AP CHEM LAB : Mission Impossible (Reaction Prediction)

AP CHEM LAB : Mission Impossible (Reaction Prediction)

AP CHEM LAB : Mission Impossible (Reaction Prediction)

Background: Many chemical reactions can be classified as a synthesis, composition, single replacement or double replacement reaction. Generalizations about what products might be formed are useful in determining how the reactants combine. Solubility rules, the activity series and oxidation numbers are used to identify the products.

Problem: You will be provided with a set of chemicals to use for this experiment. Your goal is to produce as many different substances as possible by means of a chemical reaction between any ONE or TWO of the given materials. DO NOT mix more than two of the materials for any one reaction! DO NOT try to decompose acids by heating! For each test use a minimum of materials (2 or 3 drops of solutions and small pieces of solids). Solids may be dissolved in small amounts of water to make solutions before mixing with another material. Gentle heating may be used as a catalyst to speed up any reactions that do not occur immediately. Unreacted solids from one test may be rinsed with distilled water, dried, and reused in subsequent tests.

Write balanced net ionic equations with phase symbols for all reactions that occur. Include what experimental evidence there is that the reaction actually did occur (example: precipitate formed, gas evolved, etc.). Attempt to explain any unexpected reactions that occurred and any expected reactions that did not occur.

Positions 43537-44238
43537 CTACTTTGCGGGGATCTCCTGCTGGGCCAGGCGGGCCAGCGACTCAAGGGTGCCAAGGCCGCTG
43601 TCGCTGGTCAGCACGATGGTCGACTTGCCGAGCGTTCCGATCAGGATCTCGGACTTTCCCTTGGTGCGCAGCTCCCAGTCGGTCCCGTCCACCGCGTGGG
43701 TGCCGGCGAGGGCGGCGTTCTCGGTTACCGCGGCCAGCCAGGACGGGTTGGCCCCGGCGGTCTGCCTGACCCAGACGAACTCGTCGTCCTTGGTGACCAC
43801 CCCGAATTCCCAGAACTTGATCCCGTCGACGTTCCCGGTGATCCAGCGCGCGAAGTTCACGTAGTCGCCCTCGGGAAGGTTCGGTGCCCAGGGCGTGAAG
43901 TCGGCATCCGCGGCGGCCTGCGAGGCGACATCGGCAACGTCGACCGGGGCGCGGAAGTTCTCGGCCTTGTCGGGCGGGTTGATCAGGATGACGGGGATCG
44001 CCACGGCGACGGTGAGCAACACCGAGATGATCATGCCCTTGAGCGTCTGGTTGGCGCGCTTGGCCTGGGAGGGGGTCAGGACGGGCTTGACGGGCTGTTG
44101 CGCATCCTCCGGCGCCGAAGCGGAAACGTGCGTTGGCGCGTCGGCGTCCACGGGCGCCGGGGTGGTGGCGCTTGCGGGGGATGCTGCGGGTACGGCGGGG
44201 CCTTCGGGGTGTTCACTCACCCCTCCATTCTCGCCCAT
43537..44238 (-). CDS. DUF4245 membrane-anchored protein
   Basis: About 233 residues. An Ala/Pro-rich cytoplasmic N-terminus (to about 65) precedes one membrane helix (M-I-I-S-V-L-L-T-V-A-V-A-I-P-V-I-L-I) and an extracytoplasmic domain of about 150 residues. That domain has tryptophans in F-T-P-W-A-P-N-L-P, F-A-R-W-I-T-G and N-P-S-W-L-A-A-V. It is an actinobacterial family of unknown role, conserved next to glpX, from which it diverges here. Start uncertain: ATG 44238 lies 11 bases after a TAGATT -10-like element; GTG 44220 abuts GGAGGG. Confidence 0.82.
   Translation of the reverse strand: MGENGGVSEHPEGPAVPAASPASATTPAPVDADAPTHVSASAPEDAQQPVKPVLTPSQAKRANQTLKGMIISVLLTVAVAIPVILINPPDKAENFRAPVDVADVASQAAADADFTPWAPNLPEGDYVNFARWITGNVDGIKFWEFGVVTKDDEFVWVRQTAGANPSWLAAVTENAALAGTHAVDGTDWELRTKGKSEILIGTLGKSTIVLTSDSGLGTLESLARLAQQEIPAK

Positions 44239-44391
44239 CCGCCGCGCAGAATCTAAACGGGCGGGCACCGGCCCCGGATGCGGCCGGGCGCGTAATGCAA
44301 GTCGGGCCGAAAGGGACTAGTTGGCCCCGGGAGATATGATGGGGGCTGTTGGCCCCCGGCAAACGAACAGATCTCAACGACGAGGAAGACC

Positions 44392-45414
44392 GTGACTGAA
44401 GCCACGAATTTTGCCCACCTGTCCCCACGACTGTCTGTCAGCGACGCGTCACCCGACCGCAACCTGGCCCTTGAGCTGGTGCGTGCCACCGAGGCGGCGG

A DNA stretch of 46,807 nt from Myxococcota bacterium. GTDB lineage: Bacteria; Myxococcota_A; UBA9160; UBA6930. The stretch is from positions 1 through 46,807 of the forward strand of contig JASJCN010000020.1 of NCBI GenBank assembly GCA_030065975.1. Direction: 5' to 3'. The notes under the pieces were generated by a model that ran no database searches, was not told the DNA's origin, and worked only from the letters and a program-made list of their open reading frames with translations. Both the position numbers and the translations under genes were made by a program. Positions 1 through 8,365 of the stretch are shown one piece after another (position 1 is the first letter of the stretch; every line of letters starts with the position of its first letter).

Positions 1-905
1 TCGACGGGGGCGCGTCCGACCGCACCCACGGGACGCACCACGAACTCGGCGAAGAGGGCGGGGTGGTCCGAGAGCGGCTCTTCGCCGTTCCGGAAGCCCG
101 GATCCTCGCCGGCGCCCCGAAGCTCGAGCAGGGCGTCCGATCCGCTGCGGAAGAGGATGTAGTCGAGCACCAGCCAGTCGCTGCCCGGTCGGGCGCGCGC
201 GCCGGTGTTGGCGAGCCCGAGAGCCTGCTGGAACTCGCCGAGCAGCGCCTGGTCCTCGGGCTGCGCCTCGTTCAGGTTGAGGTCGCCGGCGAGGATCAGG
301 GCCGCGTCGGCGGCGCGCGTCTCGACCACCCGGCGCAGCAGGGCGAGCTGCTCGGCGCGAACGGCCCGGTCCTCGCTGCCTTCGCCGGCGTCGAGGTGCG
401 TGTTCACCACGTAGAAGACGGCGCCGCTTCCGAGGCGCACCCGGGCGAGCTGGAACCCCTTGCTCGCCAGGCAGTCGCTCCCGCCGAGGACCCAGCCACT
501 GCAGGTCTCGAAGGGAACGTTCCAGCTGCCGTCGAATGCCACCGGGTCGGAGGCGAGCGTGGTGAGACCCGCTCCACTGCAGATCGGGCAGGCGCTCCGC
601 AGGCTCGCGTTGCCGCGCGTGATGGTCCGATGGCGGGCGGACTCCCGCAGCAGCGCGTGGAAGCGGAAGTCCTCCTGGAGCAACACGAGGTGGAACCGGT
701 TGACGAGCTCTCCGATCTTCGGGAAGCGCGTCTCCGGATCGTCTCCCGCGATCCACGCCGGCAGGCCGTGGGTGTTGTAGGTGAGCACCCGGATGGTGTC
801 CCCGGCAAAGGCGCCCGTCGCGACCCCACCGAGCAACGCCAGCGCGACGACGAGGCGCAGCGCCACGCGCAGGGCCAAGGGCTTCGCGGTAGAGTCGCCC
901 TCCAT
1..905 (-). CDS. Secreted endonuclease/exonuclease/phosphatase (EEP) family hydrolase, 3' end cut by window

Materials: The materials for the lab are calcium, zinc and aluminum metals; copper (II) chloride and magnesium carbonate solids; potassium hydroxide, magnesium sulfate and acetic(ethanoic) acid solutions; and air (primarily oxygen for combustion) as a gas.

Teacher Notes: Mission Impossible (Reaction Prediction)

All solutions are approximately 1M and provided in dropper bottles for easy dispensing. The solids are in granular or fine mesh form, placed in small containers with straw scoops. Probable reactions are listed below:

Synthesis: 2Ca(s) + O2(g)  2CaO(s) (Burns brightly)

Decomposition: MgCO3(s) + heat  MgO(s) + CO2(g) (weight loss)


Ca(s) + 2HC2H3O2(aq)  H2(g) + Ca(C2H3O2)2(aq) (bubbles)

net ionic: Ca(s) + 2HC2H3O2(aq)  H2(g) + Ca2+(aq) + 2C2H3O21-(aq)

Zn(s) + 2HC2H3O2(aq)  H2(g) + Zn(C2H3O2)2(aq) (bubbles)

net ionic: Zn(s) + 2HC2H3O2(aq)  H2(g) + Zn2+(aq) + 2C2H3O21-(aq)

2Fe(s) + 3CuSO4(aq)  3Cu(s) + Fe2(SO4)3(aq) (Cu metal forms)

net ionic: 2Fe(s) + 3Cu2+(aq)  3Cu(s) + 2Fe3+(aq)

Mg(s) + CuSO4(aq)  Cu(s) + MgSO4(aq) (Cu metal forms)

net ionic: Mg(s) + Cu2+(aq)  Cu(s) + Mg2+(aq)


FeS(s) + 2HCl(aq)  H2S(g) + FeCl2(aq) (rotten egg smell of H2S(g))

net ionic: FeS(s) + 2H1+(aq)  H2S(g) + Fe2+(aq)

FeS(s) + H2SO4(aq)  H2S(g) + FeSO4(aq) (rotten egg smell)

net ionic: FeS(s) + 2H1+(aq) H2S(g) + Fe2+(aq)

Na2CO3(s) + 2HCl(aq)  2NaCl(aq) + H2CO3(aq)  CO2(g) + H2O(l)

net ionic: Na2CO3(s) + 2H1+(aq)  2Na1+(aq) + CO2(g) + H2O(l)

Na2CO3(s) + H2SO4(aq)  Na2SO4(aq) + H2CO3(aq) (bubbles)

net ionic: Na2CO3(s) + 2H1+(aq)  2Na1+(aq) + CO2(g) + H2O(l)

Na2CO3(aq) + CuSO4(aq)  Na2SO4(aq) + CuCO3(s) (white precipitate)

net ionic: CO32-(aq) + Cu2+(aq)  CuCO3(s)

CaCl2(aq) + CuSO4(aq)  CaSO4(s) + CuCl2(aq) (white precipitate)

net ionic: SO42-(aq) + Ca2+(aq)  CaSO4(s)

CaCl2(aq) + H2SO4(aq)  CaSO4(s) + 2HCl(aq) (white precipitate)

net ionic: SO42-(aq) + Ca2+(aq)  CaSO4(s)

Note: With copper and iron metals, the products may form ions with variable oxidation states. During double replacement reactions, the oxidation states do not change. In single replacement reactions, usually the oxidation is complete and the metal reaches its highest oxidation state, which is 2+ for copper and 3+ for iron. During synthesis(composition) reactions, typically the more common, stable oxidation state will form. However, either charge is possible and the burning of iron could form FeO(s) or Fe2O3(s).